Select a snippet of a work item to display it in the window on the right side of your screen.
Open the search results in a new browser tab from the semantic search: Select Ctrl + Enter or hold Ctrl and select start search. In Google Chrome, select Ctrl + Shift + Enter to switch the focus to the new browser tab.
In the semantic search, check that the text says Search work items. If it doesn't, use the selector to select it.
Enter a search string in the text box, and select Enter or start search.
Search results display in a snippet view where the matches found are shown in bold.
This full text search uses simple search strings for words or phrases. Work item search matches derived forms of your search terms. For example, a search for "updating" also finds instances of the word "updated" and "update". Searches aren't case-sensitive.
Select a snippet of a work item to display it in the right window.
Open the search results in a new browser tab from semantic search. Select Ctrl + Enter or hold Ctrl and select start search. In Google Chrome, select Ctrl + Shift + Enter to switch the focus to the new browser tab.
For more information about searching and filtering in Azure Boards, see Filter backlogs, boards, and plans.
Start your search from a Wiki page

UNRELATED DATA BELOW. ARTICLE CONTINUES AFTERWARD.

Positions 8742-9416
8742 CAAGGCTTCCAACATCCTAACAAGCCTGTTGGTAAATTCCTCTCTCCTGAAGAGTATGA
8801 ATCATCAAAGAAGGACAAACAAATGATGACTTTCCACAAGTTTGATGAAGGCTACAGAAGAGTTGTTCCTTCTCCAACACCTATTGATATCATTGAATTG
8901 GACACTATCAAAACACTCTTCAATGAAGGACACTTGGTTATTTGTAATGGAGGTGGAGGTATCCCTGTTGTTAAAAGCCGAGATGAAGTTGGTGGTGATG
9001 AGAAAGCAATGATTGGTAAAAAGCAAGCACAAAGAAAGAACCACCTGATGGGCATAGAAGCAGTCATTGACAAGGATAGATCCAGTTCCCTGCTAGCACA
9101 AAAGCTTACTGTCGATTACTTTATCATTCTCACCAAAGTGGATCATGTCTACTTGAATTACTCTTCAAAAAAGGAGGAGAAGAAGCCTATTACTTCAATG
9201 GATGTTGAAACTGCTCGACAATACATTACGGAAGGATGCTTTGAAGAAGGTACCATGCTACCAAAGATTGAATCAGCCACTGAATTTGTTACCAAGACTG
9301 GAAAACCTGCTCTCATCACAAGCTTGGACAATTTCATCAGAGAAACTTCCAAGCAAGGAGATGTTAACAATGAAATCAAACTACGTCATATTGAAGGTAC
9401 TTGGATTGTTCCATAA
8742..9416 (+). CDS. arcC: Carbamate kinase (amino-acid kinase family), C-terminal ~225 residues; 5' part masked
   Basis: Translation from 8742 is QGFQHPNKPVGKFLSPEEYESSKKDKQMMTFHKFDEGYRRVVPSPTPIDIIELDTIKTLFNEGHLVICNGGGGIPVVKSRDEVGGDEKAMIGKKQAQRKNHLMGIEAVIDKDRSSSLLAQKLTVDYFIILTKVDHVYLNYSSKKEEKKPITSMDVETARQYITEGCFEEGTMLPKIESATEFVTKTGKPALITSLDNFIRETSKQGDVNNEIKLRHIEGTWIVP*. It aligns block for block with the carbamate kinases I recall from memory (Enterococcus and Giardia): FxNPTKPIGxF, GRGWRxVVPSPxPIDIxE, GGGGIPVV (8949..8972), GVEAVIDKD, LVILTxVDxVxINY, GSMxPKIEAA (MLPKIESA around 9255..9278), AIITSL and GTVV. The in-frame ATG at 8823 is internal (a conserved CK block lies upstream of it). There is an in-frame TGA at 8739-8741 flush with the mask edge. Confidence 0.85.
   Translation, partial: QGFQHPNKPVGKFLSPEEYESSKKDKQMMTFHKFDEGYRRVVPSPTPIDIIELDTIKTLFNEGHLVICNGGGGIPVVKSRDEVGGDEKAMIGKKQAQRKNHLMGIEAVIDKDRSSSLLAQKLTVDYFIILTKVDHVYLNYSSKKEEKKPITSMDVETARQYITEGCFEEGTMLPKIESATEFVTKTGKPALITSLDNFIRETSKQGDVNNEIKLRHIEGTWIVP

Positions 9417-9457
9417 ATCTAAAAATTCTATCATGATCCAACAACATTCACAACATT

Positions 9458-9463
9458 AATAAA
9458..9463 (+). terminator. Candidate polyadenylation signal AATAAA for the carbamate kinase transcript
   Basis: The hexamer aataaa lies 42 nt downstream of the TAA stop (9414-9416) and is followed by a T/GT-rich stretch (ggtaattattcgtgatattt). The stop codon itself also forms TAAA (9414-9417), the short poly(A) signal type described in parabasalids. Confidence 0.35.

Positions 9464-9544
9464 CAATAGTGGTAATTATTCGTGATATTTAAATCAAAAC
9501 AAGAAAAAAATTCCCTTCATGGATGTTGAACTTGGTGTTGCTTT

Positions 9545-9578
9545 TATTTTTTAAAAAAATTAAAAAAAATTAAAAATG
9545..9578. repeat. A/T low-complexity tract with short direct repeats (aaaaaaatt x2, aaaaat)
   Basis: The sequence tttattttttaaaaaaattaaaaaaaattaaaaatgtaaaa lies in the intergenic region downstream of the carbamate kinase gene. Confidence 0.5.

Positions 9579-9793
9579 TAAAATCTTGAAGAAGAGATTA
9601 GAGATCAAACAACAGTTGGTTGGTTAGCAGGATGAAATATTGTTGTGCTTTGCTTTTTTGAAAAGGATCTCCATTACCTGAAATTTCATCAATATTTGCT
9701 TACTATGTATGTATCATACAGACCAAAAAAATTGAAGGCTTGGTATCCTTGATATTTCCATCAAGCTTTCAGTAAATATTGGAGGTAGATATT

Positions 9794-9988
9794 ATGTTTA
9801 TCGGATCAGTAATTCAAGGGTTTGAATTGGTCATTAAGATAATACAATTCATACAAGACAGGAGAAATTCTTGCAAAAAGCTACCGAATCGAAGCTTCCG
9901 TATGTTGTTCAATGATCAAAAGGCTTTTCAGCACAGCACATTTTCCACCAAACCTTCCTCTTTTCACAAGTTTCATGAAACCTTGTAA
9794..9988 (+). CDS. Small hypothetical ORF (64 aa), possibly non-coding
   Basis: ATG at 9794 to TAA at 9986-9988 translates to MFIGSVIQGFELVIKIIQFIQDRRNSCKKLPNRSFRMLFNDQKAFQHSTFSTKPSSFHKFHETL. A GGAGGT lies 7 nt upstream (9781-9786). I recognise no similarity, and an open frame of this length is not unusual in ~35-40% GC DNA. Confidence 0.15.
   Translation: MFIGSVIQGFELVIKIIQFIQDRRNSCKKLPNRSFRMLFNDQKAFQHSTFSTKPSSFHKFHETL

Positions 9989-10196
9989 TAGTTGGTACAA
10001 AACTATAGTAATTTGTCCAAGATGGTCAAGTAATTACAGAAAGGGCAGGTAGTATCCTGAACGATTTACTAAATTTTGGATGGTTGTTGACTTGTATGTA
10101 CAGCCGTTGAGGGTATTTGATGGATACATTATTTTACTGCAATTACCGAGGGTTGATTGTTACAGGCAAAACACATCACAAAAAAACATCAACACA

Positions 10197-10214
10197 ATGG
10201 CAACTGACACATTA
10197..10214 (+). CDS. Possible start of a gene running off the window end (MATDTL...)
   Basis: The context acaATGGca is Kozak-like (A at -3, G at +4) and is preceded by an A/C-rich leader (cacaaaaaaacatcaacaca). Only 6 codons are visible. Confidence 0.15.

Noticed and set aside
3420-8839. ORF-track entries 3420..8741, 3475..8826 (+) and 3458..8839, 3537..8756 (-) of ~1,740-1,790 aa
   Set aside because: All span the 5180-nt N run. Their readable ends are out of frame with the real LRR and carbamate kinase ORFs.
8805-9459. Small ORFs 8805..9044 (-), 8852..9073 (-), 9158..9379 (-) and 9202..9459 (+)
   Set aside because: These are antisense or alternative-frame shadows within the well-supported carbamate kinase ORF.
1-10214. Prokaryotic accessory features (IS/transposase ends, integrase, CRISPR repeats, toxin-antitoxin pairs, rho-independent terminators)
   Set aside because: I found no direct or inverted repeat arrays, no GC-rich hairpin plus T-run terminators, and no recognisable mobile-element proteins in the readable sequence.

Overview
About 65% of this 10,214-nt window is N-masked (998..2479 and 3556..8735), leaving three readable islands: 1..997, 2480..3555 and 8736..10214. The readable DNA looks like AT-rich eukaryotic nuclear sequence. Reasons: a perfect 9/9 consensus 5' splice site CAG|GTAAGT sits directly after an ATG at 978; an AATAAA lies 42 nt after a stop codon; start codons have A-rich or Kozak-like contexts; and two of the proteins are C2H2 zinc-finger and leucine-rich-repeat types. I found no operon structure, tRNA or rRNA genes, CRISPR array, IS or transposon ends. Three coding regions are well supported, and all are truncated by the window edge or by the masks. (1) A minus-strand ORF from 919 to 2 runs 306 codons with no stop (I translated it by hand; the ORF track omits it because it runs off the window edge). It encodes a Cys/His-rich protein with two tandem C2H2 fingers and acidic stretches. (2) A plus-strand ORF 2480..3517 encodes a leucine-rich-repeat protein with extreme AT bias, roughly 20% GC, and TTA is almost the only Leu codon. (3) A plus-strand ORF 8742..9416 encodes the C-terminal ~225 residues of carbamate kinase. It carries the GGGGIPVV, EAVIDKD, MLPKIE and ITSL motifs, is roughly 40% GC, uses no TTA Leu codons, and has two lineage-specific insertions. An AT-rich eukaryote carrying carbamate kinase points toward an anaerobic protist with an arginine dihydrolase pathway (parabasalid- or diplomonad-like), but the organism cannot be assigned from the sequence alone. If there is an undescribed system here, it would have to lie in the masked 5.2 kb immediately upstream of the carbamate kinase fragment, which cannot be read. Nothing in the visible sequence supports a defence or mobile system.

When you search from Wiki, you automatically navigate to wiki search results. Text search across the wiki is supported by the search platform.
No results found for ...
If there's a large number of hits when using a wildcard search, such as when using a very simple wildcard search string, you may see a message that no matching files were found. In this case, narrow your search to reduce the number of matches. For example, specify more characters of the word(s) you want to find, or add a condition or filter to limit the number of possible matches.
Additional search functions
If you want to search for various settings, users, projects, and more, see the following table to find non-semantic search tasks and corresponding actions.
Non-semantic search task
Go to your organization and select Organization settings.
Go to your project and select Project settings.
Go to your User settings page.
Find a user
Go to your organization and select Organization settings > Users, and then enter the name in the filter box.
Find an organization
Scroll through the left side of your screen, which lists all organizations.
Find a project
Go to your organization, and then enter the project name in the Filter projects box.
View file history and compare versions
Go to Repos > Files, highlight your file, and then select History.
Go to your wiki and enter your semantic search.
The organization settings search function finds all settings, both organization and project.
Search re-index requirements
Search for Azure DevOps Server has the following limitation:
- If you do a disaster recovery (DR) operation and move your server back to an earlier snapshot of your SQL database, reindex all your collections.
- Code Search - Extends semantic search with fast, flexible, and precise search results across all your code. Required for searching repositories.
- Azure Paths Search - Adds a special search hub to Boards for searching within iterations and area paths without having to create and maintain custom queries.
Some extensions aren't supported features of Azure DevOps and therefore aren't supported by the product team. For questions, suggestions, or issues you have when using these extensions, visit their corresponding extension page on the Visual Studio Marketplace.